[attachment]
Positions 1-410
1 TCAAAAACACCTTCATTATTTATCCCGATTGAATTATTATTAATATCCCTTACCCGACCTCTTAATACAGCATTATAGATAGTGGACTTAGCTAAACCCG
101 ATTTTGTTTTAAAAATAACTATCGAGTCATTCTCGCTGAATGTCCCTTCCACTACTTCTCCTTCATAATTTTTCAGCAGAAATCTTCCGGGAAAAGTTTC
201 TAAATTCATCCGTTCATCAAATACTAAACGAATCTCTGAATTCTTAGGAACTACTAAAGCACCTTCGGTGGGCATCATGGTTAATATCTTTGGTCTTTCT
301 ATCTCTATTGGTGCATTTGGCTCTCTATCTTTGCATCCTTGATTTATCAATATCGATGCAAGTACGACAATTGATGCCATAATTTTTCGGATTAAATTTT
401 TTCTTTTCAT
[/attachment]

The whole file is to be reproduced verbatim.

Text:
Positions 1-410
1 TCAAAAACACCTTCATTATTTATCCCGATTGAATTATTATTAATATCCCTTACCCGACCTCTTAATACAGCATTATAGATAGTGGACTTAGCTAAACCCG
101 ATTTTGTTTTAAAAATAACTATCGAGTCATTCTCGCTGAATGTCCCTTCCACTACTTCTCCTTCATAATTTTTCAGCAGAAATCTTCCGGGAAAAGTTTC
201 TAAATTCATCCGTTCATCAAATACTAAACGAATCTCTGAATTCTTAGGAACTACTAAAGCACCTTCGGTGGGCATCATGGTTAATATCTTTGGTCTTTCT
301 ATCTCTATTGGTGCATTTGGCTCTCTATCTTTGCATCCTTGATTTATCAATATCGATGCAAGTACGACAATTGATGCCATAATTTTTCGGATTAAATTTT
401 TTCTTTTCAT